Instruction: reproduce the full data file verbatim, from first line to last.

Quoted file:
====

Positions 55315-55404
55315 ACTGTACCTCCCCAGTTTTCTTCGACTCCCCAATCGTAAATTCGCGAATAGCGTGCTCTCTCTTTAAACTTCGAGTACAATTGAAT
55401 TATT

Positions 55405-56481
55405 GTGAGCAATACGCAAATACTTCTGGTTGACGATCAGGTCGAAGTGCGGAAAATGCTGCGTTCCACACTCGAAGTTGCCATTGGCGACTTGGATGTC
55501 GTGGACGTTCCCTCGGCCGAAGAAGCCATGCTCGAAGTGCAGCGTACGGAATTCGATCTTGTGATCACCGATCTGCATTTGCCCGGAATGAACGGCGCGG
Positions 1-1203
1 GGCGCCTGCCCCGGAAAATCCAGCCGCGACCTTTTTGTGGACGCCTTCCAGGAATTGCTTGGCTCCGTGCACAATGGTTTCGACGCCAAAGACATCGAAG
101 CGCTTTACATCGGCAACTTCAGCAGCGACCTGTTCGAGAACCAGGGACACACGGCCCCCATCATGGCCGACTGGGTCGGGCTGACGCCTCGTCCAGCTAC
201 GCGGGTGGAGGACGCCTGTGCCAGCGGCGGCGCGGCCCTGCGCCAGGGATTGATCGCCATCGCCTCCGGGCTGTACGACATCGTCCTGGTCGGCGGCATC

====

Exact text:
Positions 55315-55404
55315 ACTGTACCTCCCCAGTTTTCTTCGACTCCCCAATCGTAAATTCGCGAATAGCGTGCTCTCTCTTTAAACTTCGAGTACAATTGAAT
55401 TATT

Positions 55405-56481
55405 GTGAGCAATACGCAAATACTTCTGGTTGACGATCAGGTCGAAGTGCGGAAAATGCTGCGTTCCACACTCGAAGTTGCCATTGGCGACTTGGATGTC
55501 GTGGACGTTCCCTCGGCCGAAGAAGCCATGCTCGAAGTGCAGCGTACGGAATTCGATCTTGTGATCACCGATCTGCATTTGCCCGGAATGAACGGCGCGG
Positions 1-1203
1 GGCGCCTGCCCCGGAAAATCCAGCCGCGACCTTTTTGTGGACGCCTTCCAGGAATTGCTTGGCTCCGTGCACAATGGTTTCGACGCCAAAGACATCGAAG
101 CGCTTTACATCGGCAACTTCAGCAGCGACCTGTTCGAGAACCAGGGACACACGGCCCCCATCATGGCCGACTGGGTCGGGCTGACGCCTCGTCCAGCTAC
201 GCGGGTGGAGGACGCCTGTGCCAGCGGCGGCGCGGCCCTGCGCCAGGGATTGATCGCCATCGCCTCCGGGCTGTACGACATCGTCCTGGTCGGCGGCATC